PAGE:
It's a little before 3PM—horses have been racing for about two hours—when rain and hail start "pissing it down," as the English say. About 1,000 people crowd into the Steeplechase Enclosure's single tent, before the wet lets up.
Back outside, I approach a man in a suit and a horse-tie standing alone with binoculars around his neck. Michael Greene has been to every Grand National held this decade, and hasn't missed the race on TV once in the past 50 years. Why, I ask him—I've been asking this all day, and have heard the word "atmosphere" invoked each time—why is the Grand National such a big deal to you?
"The fascination of it," he says.
"What's fascinating about it?"
"Really fascinates me."
"But why is it fascinating?"
"Hmm," he says. "Fascinatin'."
This man has been watching the Grand National for more than 50 years, has traveled four hours and changed four trains to see the race in person, and—as far as I can tell—can't explain why.
The big race—the actual Grand National, in which the greatest horses and jockeys in the UK will sprint four miles and vault over 30 fences in an effort to take home about £550,000 [$777,000]—is minutes away, and I still haven't figured out why everybody seems to give such a big shit about it. Sure, there's money to be won—or, more likely, lost. But why are there 70,000 people here? Why aren't there 70,000 people at every other horse race in Britain?
The grand marshal waves his flag. The pack takes off, neck-and-neck all the way to the first "fence," a massive pile of what look like Christmas trees stacked as high as a horse's head. A few horses glide over gracefully. Two trip over the top of the fence and shoot their jockeys onto the ground. About five minutes in, after falling to the very back of the pack, Druid's Nephew drops out. Bummer.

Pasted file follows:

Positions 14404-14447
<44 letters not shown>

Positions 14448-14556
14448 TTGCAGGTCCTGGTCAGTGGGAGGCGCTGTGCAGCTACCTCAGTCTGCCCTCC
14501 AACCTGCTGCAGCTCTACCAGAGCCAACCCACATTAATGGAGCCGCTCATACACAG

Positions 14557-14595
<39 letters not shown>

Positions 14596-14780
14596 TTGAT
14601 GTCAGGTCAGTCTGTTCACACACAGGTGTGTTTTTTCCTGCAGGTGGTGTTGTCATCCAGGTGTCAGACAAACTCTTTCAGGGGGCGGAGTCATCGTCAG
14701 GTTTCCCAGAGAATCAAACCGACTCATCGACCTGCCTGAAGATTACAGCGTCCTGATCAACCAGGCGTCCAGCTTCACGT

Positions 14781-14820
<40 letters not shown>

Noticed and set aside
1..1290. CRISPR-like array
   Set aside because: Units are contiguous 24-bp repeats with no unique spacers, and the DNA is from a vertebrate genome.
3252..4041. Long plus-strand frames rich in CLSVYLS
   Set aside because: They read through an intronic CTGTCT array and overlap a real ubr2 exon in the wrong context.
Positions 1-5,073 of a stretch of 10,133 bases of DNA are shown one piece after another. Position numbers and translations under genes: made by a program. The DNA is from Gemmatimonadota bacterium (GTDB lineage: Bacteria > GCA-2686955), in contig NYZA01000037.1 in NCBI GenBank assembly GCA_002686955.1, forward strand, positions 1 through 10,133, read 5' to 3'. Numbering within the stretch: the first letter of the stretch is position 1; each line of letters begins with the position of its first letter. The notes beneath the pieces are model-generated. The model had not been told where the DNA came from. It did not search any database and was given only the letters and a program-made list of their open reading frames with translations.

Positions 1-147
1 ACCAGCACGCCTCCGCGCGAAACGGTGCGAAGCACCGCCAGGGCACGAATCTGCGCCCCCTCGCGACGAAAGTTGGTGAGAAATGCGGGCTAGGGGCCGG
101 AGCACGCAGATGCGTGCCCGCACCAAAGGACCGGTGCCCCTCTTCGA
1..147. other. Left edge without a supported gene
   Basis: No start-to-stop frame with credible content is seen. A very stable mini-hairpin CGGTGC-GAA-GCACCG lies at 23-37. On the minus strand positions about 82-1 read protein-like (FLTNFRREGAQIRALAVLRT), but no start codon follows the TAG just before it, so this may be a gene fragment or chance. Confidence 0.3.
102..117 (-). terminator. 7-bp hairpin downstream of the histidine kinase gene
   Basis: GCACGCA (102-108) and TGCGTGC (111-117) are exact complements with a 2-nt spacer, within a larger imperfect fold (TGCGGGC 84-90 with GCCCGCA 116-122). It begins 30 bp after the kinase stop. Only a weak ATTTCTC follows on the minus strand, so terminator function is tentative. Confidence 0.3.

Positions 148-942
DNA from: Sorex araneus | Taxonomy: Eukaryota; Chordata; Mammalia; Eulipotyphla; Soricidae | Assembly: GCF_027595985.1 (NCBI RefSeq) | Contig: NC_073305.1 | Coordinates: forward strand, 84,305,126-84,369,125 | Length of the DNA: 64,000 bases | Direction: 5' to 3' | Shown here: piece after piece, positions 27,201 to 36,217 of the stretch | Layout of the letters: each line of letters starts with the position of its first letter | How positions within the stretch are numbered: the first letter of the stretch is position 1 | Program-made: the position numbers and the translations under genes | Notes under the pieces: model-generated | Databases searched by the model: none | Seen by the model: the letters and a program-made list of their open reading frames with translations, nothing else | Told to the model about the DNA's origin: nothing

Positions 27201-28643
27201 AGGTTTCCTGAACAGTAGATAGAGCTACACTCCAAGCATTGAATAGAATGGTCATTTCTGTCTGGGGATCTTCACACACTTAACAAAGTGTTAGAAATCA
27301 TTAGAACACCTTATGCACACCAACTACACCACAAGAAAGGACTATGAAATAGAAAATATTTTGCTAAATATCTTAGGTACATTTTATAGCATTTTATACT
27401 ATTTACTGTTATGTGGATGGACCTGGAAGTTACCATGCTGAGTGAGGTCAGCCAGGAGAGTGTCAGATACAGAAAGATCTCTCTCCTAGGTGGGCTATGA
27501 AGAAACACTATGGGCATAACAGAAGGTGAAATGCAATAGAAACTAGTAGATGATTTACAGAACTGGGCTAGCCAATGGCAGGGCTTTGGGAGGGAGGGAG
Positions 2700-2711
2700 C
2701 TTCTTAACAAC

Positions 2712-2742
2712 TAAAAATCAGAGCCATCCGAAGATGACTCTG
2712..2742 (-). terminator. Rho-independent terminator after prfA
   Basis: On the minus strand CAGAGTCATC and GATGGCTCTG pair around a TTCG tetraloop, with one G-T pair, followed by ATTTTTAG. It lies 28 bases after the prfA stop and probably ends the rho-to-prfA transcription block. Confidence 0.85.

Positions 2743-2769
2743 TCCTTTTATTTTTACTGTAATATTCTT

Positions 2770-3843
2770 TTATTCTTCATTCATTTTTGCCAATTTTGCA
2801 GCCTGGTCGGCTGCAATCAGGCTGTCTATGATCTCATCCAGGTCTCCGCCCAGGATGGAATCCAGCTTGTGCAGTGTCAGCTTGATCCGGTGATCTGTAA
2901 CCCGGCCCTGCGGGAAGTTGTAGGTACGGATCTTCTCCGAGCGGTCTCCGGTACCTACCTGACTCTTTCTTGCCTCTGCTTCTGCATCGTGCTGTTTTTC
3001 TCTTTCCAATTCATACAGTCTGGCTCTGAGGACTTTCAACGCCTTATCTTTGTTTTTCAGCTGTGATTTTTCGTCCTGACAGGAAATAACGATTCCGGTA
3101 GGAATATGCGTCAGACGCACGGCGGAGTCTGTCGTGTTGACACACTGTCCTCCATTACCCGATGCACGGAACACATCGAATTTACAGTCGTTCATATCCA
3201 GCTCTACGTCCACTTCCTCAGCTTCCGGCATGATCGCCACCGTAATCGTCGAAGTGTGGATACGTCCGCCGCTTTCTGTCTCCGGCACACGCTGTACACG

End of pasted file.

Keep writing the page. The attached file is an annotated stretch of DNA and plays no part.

With five fences to go and two more jockeys down, Rule The World sprints to the front of the pack on the final stretch, his jockey slamming the horse's rear end with a whip. Rule The World breaks away, and crosses the finish line. He wins the greatest horse race on Earth. The jockey, 19-year-old David Mullins, rips off his riding goggles, spits, and pats his horse affectionately on the neck. And now—even though there's one race still to go—the day is, essentially, over.
About an hour later, people pour out of Aintree onto the streets of Liverpool. I ask bookie Chris Waldron why what just happened sets the Grand National apart from thousands of other races across the globe.
"It's one of the best days of the year," he says.
"Why?" I ask. "Why do people bet so much? Why is it so great?"
He hesitates for a moment, and shrugs.
"It's just the Grand National, innit?"
Outside, a severely inebriated man in a suit and tie teeters, alone, in the middle of the street as the Aintree crowd stumbles drunkenly past him. If this man can't explain to me why the Grand National rules, I decide, I will put an end to my day-long quest to figure it out.
"The day is amazing," he says, slurring his words. "Really really amazing. Because of the alcohol. I've lost a lot of money, but eeeeeeeh. Hundreds."
"How much? £500?"
He doesn't speak.
"£600? £700? £800?"
"Mmmmmmmnearly five," he says. "But it's worth it."
"Why?" I ask. "Why is it worth it?"
"Because," he says, "because, because—because it's the Grand National."